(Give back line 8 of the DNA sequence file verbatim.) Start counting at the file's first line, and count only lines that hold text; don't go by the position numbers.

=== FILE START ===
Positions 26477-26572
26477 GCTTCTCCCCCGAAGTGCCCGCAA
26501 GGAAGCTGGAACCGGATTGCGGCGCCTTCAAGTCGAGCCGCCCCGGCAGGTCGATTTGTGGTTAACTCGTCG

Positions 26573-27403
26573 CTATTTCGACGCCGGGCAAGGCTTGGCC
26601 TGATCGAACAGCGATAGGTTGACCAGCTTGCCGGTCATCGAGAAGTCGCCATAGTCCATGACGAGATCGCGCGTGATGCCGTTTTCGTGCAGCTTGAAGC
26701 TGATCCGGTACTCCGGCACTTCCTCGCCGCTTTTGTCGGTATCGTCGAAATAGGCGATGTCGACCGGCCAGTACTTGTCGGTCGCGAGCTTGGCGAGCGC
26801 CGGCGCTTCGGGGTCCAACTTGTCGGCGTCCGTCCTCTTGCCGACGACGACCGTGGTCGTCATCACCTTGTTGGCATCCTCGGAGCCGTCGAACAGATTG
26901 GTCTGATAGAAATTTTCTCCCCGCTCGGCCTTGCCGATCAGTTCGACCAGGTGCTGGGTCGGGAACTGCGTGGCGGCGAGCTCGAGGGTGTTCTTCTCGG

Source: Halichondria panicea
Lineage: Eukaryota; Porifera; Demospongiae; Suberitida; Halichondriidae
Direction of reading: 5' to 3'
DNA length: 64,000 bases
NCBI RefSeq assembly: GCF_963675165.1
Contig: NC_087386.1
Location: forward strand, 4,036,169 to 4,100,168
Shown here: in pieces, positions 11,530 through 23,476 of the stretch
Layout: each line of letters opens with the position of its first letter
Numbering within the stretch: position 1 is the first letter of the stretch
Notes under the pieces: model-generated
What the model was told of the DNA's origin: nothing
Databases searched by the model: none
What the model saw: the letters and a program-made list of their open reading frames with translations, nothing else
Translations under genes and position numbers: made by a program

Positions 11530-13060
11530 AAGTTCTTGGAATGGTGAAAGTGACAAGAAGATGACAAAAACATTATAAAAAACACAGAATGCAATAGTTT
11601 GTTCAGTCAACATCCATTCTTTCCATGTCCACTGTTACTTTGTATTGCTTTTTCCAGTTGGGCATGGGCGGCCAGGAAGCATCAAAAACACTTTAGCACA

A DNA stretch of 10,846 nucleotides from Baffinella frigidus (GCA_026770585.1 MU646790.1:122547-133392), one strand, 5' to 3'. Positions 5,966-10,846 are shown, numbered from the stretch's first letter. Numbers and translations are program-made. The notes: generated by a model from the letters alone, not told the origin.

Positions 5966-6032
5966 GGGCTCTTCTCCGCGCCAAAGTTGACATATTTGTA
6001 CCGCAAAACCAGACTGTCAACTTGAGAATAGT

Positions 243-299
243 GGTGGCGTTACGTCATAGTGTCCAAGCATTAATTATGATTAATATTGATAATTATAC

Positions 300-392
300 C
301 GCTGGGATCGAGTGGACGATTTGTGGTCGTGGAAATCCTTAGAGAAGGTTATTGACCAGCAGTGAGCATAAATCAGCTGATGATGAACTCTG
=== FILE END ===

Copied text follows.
26801 CGGCGCTTCGGGGTCCAACTTGTCGGCGTCCGTCCTCTTGCCGACGACGACCGTGGTCGTCATCACCTTGTTGGCATCCTCGGAGCCGTCGAACAGATTG